Top travel websites offer unlicensed rooms

Unlicensed guest houses are listed for rental without names and addresses on TripAdvisor and other leading sites, Post probe reveals

PUBLISHED : Monday, 21 January, 2013, 12:00am
UPDATED : Monday, 21 January, 2013, 4:59am

Popular travel websites are offering online bookings for unlicensed guest houses in Hong Kong, exposing tourists to safety hazards, a South China Morning Post investigation reveals.

Websites such as TripAdvisor and Airbnb provide little to no information on the legality of holiday rentals that they carry. Names and full addresses, essential for tourists to cross-check with licensed accommodations listed on the Office of the Licensing Authority's webpage, are usually left out on both their Chinese and English websites.

TripAdvisor, whose subsidiary Flipkey powers the searching and booking of 170,000 holiday homes in more than 7,000 cities worldwide, listed 38 Hong Kong "guest houses" on its rental system. Names of these properties are not available on the pages.

Descriptions of these spaces are generic: "Comfortable Apartment in Tsim Sha Tsui Kowloon" or "Serviced 2 Bedroom Flat Near Central". No full addresses - which should include building name, floor and flat number - are listed. Only maps depicting their rough location are available. In many of the listed accommodations, the pointer on the map falls onto the middle of a street.

On another website, Airbnb, maps are so vague that they often cover several streets in a district. The full address is only provided when a booking is confirmed.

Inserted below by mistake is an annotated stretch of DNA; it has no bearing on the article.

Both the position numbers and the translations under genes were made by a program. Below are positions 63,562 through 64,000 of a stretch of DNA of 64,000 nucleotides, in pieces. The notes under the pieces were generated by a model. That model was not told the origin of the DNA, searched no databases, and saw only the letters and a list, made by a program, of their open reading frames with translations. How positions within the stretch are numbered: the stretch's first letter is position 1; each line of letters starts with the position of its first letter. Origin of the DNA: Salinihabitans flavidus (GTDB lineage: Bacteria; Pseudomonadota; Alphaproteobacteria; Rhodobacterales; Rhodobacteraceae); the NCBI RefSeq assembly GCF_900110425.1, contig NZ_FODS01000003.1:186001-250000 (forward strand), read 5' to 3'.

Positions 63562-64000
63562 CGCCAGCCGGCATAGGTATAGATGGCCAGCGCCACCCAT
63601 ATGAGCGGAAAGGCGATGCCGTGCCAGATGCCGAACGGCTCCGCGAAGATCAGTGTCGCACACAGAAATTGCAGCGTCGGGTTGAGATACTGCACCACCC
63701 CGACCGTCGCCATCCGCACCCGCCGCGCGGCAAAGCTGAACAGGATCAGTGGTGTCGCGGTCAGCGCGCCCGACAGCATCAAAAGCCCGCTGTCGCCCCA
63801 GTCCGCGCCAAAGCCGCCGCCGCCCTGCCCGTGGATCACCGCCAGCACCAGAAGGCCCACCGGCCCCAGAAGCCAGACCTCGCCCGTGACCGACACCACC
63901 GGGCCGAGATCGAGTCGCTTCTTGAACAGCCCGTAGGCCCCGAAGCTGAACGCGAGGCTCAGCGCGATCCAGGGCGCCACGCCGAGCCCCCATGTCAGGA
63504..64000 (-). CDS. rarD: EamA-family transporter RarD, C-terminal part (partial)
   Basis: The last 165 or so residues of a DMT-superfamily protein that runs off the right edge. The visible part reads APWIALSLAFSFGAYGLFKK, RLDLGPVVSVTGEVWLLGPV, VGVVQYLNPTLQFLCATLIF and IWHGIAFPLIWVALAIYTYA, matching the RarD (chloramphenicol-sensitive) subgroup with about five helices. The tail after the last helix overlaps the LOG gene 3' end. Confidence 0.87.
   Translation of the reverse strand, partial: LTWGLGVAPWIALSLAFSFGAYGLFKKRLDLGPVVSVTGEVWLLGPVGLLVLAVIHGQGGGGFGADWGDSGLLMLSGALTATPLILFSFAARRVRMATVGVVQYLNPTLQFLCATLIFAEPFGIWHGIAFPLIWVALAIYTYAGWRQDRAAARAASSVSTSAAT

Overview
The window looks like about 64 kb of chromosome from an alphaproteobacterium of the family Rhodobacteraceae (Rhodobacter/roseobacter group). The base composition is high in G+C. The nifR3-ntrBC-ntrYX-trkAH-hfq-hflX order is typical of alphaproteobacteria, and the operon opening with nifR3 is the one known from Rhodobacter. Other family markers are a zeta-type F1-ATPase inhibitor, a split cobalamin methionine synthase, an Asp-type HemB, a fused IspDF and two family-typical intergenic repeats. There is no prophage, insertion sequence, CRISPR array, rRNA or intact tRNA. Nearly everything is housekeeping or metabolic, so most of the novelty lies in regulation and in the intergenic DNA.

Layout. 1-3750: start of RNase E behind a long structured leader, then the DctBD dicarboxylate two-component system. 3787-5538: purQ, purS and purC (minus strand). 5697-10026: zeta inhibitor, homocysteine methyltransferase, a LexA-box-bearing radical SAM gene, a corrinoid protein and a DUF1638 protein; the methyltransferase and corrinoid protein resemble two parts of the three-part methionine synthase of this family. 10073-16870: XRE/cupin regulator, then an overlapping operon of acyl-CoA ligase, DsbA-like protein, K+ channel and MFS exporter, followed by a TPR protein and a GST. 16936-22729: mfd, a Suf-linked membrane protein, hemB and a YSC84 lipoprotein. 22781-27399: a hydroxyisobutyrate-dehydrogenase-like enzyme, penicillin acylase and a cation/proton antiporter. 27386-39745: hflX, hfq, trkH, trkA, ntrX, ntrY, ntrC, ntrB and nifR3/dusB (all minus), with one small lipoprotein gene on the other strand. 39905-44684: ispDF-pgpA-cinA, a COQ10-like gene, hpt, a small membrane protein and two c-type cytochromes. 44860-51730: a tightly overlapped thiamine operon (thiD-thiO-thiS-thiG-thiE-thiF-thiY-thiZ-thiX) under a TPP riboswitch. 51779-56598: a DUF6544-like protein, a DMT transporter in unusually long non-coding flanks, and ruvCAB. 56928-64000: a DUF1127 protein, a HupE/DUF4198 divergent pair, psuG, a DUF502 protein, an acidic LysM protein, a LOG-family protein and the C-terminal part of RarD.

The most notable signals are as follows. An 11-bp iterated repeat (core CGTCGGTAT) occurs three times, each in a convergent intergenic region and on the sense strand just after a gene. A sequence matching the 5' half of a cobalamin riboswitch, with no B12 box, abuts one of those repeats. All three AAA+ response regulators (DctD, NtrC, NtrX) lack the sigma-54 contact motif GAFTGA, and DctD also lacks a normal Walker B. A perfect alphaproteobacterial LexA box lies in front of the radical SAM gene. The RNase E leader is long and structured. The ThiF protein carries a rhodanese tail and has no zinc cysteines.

A quick search yields 1,210 results for Hong Kong rooms. Among the results is an establishment in Tsuen Wan that allows customers to stay in capsule beds. The Post ran a check on the accommodation, which turned out to be unlicensed. But it was still available for booking at time of publication.

As for the Chinese audience, website Hong Kong Lodge lists more than 100 flats in the city. Search results contain the names of buildings in which the rooms are located, but give no floor or flat numbers.

On a page on the website, it says "prices of Hong Kong hotels have stayed on high levels … a three-star hotel charges HK$1,100 for a double bed. It is a hefty expenditure for a tourist".

The guest houses offer rooms from HK$400 to HK$500 up.

The site is quick to reassure users of its trustworthiness: "We have gathered several dozens of guest houses and locally-accredited property agencies to offer high-quality guesthouses and vacation rentals at low costs."

Websites such as Hostelworld and Hostelbooker list floor numbers for establishments they carry. Hostelworld has removed hostels known to be illegal.

In an inquiry filed to the Home Affairs Department, the Post asked about the legality of more than 20 flats offered on TripAdvisor and Hong Kong Lodge. A spokesman replied: "Without full addresses, the OLA is unable to check if the premises concerned are licensed or not."

The Office of the Licensing Authority would closely monitor and take action against suspected unlicensed premises listed in websites, he said.

Under the Hotel and Guesthouse Accommodation Ordinance, premises providing sleeping accommodation at a fee with a tenancy term of less than 28 consecutive days must obtain a licence. Anyone who operates unlicensed premises is liable to a fine of HK$200,000, imprisonment for two years and a fine of HK$20,000 for each day during which the offence continues.

Stephen Hung Wan-shun, a Law Society council member, said it was debatable if websites should be criminally liable given that it is difficult for them to verify all content they carry.

"The website is contributor to a wrong … if they don't list the accommodations on the internet, nobody would know about the flats," he said.